Climate change has been significantly absent from the US presidential election campaign. President Obama, who made climate change a key plank of his 2008 campaign, has not been anywhere near as vocal in this race.
Republican nominee Mitt Romney, recognising the active disbelief in climate science among his party base, only raises the issue to sneer at it as the obsession of a deluded middle class.
But how did we arrive at this point? Why is the defining issue of the age so pointedly absent from the most important political decision making process? Where are voters getting their information - or lack thereof - from?
Fair and balanced?
The News Corporation-owned Fox News is by far and away the most popular news channel for Republicans. And its coverage of climate issues leaves a great deal to be desired.
An analysis of prime time programs on Fox News has found that 93% of their coverage of climate science in 2012 was misleading. The report, published by the Union of Concerned Scientists, analysed six months of prime time segments covering climate change in early 2012.
The Wall Street Journal, News Corporation’s other media flagship, didn’t fare much better. The report also included WSJ opinion pieces over the last year and found 81% of their climate change coverage was misleading.
To characterise this coverage as biased doesn’t capture the magnitude of their treatment of climate science. News Corporation is promoting an inversion of reality. For the past several decades, there has been a strengthening scientific consensus that humans are causing global warming.
Surveys of the climate science community since 1996 have found the percentage of climate scientists agreeing on human-caused global warming has steadily increased to the point where in the last few years, several independent surveys have found 97% agreement among actively publishing climate scientists.
Fine words from Murdoch but …
As the scientific consensus strengthened, there have been signs of improvement in media coverage of climate change. From 1988 to 2002, US prestige press newspapers such as the New York Times, Washington Post (and yes, the Wall Street Journal) gave disproportionate attention to climate contrarians. However, coverage improved to the point where in 2007, 96% of U.S. prestige newspaper coverage of climate change depicted human contribution to climate change as significant.
At this time, Rupert Murdoch pledged that News coverage of climate change would improve. In 2007, he said “I think when people see that 99% of scientists agree about the serious extent of global warming, it’s going to become a fact of life”. In fact, the link between perception of scientific consensus and acceptance of climate change has been demonstrated by researchers. The important consequence emerging from this research is that perception of consensus is also a strong predictor of support for climate policy.
Despite Murdoch’s promise to improve Fox coverage, this 2012 analysis shows that coverage is worse than ever at Fox News and the Wall Street Journal. Before we shake our heads and mutter “only in America”, we mustn’t overlook that Australian media is not immune to this form of reality inversion. An analysis of media coverage of climate change policy by News Limited newspapers from Feb to July 2011 found 82% of their coverage was negative with only 18% positive coverage.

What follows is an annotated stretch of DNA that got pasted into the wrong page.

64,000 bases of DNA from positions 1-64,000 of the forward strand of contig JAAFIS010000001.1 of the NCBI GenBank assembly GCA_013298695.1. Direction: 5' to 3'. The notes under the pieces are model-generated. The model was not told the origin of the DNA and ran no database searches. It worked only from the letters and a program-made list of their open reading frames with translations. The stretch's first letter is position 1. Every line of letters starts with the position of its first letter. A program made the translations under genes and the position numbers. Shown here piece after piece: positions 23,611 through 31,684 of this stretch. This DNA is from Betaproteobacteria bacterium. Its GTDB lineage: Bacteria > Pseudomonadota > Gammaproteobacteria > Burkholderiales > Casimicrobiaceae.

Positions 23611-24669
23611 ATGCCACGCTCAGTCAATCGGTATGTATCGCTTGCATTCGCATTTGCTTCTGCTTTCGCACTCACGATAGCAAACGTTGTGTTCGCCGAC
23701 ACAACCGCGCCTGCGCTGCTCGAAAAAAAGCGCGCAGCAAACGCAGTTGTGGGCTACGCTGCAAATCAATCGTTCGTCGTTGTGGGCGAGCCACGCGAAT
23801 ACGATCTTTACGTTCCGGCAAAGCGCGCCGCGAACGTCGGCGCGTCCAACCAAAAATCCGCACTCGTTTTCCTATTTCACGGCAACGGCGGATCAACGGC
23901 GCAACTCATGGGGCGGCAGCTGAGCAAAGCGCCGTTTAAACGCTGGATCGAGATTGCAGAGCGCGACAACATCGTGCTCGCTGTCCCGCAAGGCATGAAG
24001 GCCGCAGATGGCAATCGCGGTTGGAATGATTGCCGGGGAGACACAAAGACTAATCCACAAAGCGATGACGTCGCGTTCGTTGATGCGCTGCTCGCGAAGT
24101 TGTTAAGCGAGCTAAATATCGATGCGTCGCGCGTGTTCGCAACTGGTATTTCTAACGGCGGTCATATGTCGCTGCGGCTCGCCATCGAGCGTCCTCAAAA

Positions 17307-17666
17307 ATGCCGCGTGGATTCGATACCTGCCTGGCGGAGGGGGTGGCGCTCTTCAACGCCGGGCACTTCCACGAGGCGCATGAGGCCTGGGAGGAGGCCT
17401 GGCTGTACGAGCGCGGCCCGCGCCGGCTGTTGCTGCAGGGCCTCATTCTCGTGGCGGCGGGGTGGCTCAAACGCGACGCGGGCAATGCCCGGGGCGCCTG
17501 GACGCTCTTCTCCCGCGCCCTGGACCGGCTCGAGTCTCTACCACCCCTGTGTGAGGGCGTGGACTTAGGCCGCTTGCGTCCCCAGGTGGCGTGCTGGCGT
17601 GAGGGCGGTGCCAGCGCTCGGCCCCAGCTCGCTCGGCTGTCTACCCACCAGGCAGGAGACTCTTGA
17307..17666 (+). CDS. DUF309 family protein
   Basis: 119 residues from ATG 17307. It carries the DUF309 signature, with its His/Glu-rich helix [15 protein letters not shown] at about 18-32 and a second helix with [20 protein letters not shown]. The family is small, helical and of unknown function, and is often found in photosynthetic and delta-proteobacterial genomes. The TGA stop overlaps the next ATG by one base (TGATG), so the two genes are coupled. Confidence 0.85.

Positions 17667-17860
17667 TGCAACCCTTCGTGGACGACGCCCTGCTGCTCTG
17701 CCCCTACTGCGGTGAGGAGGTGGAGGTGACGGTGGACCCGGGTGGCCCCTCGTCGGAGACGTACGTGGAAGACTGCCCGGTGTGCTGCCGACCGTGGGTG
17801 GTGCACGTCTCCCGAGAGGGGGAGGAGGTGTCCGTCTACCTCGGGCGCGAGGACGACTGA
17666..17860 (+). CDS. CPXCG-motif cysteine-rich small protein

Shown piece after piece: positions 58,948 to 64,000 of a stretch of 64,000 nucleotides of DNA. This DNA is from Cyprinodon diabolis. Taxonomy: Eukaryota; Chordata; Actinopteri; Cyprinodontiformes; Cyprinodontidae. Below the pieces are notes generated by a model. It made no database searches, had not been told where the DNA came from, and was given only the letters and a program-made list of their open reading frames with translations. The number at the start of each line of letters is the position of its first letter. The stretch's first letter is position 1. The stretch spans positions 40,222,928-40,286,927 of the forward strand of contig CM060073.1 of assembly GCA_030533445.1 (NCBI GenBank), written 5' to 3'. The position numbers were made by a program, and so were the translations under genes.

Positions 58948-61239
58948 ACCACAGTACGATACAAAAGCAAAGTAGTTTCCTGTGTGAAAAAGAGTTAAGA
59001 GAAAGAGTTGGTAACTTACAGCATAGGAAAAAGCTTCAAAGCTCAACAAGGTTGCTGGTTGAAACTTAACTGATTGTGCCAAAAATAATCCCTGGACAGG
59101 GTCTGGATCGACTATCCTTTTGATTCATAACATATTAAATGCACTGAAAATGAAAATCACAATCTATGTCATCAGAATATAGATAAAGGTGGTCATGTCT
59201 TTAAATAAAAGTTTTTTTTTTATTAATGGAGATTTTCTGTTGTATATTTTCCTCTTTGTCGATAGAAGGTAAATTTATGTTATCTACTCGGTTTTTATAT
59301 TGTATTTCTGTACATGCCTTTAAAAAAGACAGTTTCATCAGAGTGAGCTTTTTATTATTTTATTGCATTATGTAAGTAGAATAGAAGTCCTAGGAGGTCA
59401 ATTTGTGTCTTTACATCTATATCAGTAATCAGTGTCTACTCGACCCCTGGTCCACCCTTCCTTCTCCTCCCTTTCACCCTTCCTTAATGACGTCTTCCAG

In contrast, Fairfax newspapers were more balanced, with 56% positive articles and 44% negative. A survey of climate coverage by The Australian newspaper found that they accept contributions from climate contrarians such as Bob Carter, Ian Plimer and Christopher Monckton ten times more than recognised climate change experts such as veteran climate scientist James Hansen.
The importance of reliable information
Why does this matter? Mainstream media is where most people get their information about climate change and television is the predominant source. Fox News is the most popular cable channel in the US and the Wall Street Journal is the country’s largest newspaper. How the media covers climate change has a strong influence on public views on climate change.
Consequently, a survey of the American public published this month found that only half of Americans think most scientists agree global warming is happening. Of course, public opinion is not monolithic with different demographics showing strongly divergent views. While 65% of likely Obama voters believe that humans are causing global warming, only 27% of likely Romney voters thought the same. This is not a surprising result – a number of studies have found a strong link between conservative ideology and the rejection of climate science.
The Republican willing blindness
The conservative aversion to climate science was no more evident than during the Republican primaries when every Presidential candidate except Mitt Romney and Jon Huntsman espoused views casting doubt on human-caused climate change. The peer-pressure was too great for Romney who retracted his support for climate science. Romney’s running mate, Paul Ryan has long been outspoken about his rejection of the scientific consensus.
However, while the recent survey of Americans was unsurprising in showing the link between conservatism and science rejection, one intriguing result did emerge from the results. It turns out 65% of undecided voters also believe global warming is human caused. This degree of acceptance of climate science is the same as likely Obama voters. This result takes on extra significance as climate change is one of the important factors that undecided voters are considering when casting their vote in the upcoming presidential election.
Perhaps this is why for Republicans, climate change has been the issue “that shall not be named”.